April 2022Faculty Spotlight2022School of Diplomacy News

Ambassador John Menzies, Former Dean of the School of Diplomacy, Dies at 73

Lauren-Marie Diawatan
Campus News Editor

The Honorable Ambassador John K. Menzies, who acted as the Dean of Seton Hall University’s School of Diplomacy and International Relations from 2007-2013, died on March 26, 2022, in Morristown, New Jersey. He was 73 years old. 

The Ambassador had a decorated career in the United States Foreign Service, contributing greatly to Eastern European democracy. In an interview with the Diplomatic Envoy, School of Diplomacy Dean Courtney Smith described Ambassador Menzies as a “student-oriented dean,” who, through his career as a Foreign Service Officer, understood the importance of bridging theory and practice when creating opportunities for students during his time at Seton Hall.

Ambassador Menzies developed the Sergio Vieira de Mello Visiting Scholar Program and the Post-Conflict Reconstruction Program at the School of Diplomacy with this connection between theory and practice in mind. The Visiting Scholar Program provides students the opportunity to interact with scholars and United Nations officials through hands-on workshops and research discussions, while the Post-Conflict Program sought to teach students how to address issues within societies that have experienced conflict. 

The former dean’s extensive network from his Foreign Service career helped introduce real-world connections in establishing these programs and further opportunities for the School of Diplomacy. He brought in a great number of speakers to the School of Diplomacy—in one instance, Menzies’ past role as Chief of Mission in Kosovo allowed him to create a program where new Kosovar diplomats and civil society representatives were trained at the School of Diplomacy.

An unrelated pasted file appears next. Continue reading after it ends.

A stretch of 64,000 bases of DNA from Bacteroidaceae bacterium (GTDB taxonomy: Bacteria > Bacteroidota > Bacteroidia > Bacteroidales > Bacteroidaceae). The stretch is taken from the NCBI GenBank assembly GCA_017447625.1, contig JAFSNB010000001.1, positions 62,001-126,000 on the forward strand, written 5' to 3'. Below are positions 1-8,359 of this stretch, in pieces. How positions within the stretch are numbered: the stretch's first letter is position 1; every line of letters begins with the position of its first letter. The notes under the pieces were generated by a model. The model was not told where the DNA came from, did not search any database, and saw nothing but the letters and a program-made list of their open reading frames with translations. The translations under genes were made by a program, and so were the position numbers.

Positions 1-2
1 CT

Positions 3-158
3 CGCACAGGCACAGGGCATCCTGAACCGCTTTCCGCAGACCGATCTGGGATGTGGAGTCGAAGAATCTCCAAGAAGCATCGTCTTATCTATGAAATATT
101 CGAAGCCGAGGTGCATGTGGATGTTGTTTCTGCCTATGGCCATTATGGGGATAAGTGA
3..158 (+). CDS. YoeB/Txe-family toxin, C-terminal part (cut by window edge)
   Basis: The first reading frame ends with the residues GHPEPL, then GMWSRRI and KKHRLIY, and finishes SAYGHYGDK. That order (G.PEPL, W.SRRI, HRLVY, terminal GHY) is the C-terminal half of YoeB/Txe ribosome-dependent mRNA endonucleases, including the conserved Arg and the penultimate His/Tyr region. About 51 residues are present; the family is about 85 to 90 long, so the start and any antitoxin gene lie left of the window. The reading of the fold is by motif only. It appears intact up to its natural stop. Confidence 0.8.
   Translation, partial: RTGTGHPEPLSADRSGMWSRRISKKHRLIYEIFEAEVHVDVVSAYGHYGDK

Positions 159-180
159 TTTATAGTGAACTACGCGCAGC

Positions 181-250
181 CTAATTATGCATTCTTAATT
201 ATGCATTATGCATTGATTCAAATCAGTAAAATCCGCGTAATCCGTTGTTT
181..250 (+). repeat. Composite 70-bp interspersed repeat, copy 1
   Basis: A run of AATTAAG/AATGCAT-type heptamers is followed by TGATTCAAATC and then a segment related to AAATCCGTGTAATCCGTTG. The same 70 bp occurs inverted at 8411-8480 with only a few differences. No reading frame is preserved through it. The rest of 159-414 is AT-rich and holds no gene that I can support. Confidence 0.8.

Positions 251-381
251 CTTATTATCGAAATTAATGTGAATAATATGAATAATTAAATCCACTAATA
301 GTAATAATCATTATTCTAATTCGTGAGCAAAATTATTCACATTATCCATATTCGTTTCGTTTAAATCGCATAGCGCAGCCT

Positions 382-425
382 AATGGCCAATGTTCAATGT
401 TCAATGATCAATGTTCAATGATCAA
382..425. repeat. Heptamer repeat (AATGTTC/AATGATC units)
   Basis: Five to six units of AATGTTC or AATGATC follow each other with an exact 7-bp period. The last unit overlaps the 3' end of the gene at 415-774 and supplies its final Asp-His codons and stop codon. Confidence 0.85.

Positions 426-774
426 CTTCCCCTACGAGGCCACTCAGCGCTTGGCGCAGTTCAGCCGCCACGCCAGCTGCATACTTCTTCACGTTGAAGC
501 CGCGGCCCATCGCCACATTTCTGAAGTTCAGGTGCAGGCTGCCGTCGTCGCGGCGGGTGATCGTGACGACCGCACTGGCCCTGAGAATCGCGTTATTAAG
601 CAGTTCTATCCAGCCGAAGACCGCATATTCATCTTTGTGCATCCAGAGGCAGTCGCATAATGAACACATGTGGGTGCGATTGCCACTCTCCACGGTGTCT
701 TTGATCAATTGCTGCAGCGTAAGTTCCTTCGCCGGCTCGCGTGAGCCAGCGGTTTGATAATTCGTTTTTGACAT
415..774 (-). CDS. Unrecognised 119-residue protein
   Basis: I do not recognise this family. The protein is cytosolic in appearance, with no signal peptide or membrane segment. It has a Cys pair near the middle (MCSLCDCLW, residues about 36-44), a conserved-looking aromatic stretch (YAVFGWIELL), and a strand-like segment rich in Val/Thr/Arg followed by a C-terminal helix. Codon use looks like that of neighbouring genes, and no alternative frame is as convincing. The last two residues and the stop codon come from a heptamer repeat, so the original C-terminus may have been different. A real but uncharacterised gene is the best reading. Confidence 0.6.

Dean Smith recounted Ambassador Menzies’s interest in the development of his students, which was especially prevalent during the school’s international studies tours. He accompanied tours, which operated as diplomatic delegations, to the European Union and China. Following meetings at the Council of Europe and the European Parliament, Ambassador Menzies would take the time to ask students for their key takeaways to ensure they understood the importance of their experiences and opportunities.

When reflecting on his own working relationship with Ambassador Menzies, Dean Smith emphasized how the former ambassador was a great colleague and friend to work with. Smith explained that after leaving Seton Hall, Ambassador Menzies enjoyed hearing about the progress of the School of Diplomacy.

Ambassador Menzies was born in November 1948 in Pittsfield, Illinois. He earned his Bachelor of Arts and Master of Arts degrees in German from the University of Arkansas, then earned his doctorate degree in German from the University of California, Berkeley. Throughout his time in the Foreign Service, Ambassador Menzies held posts in Hungary, Austria, Germany, and Bulgaria. He was one of the founders of the American University of Bulgaria (AUBG), appointed as Ambassador to the U.S. Embassy in Sarajevo in 1996, and later became the Chief of Mission in Kosovo from 2001-2002. Ambassador Menzies also worked in various roles within the State Department and the United States Mission to the United Nations. 

After he retired from his career in the Foreign Service in 2002, Ambassador Menzies pursued an academic career and became the president of Graceland University in Lamoni, Iowa. Following his tenure at Graceland, he became the dean of the John C. Whitehead School of Diplomacy and International Relations at Seton Hall in 2007 and served until 2013. In 2012-2015, he was on the AUBG Board and served as a University Council Member. Later on, he became President of the American University of Kurdistan and then Vice President for International Relations at the American University of Iraq-Baghdad from 2018 to 2021.

Ambassador Menzies is survived by behind his daughters Lauren, Alexandra, Morgan, his granddaughter Dylan, and his brother Jim.

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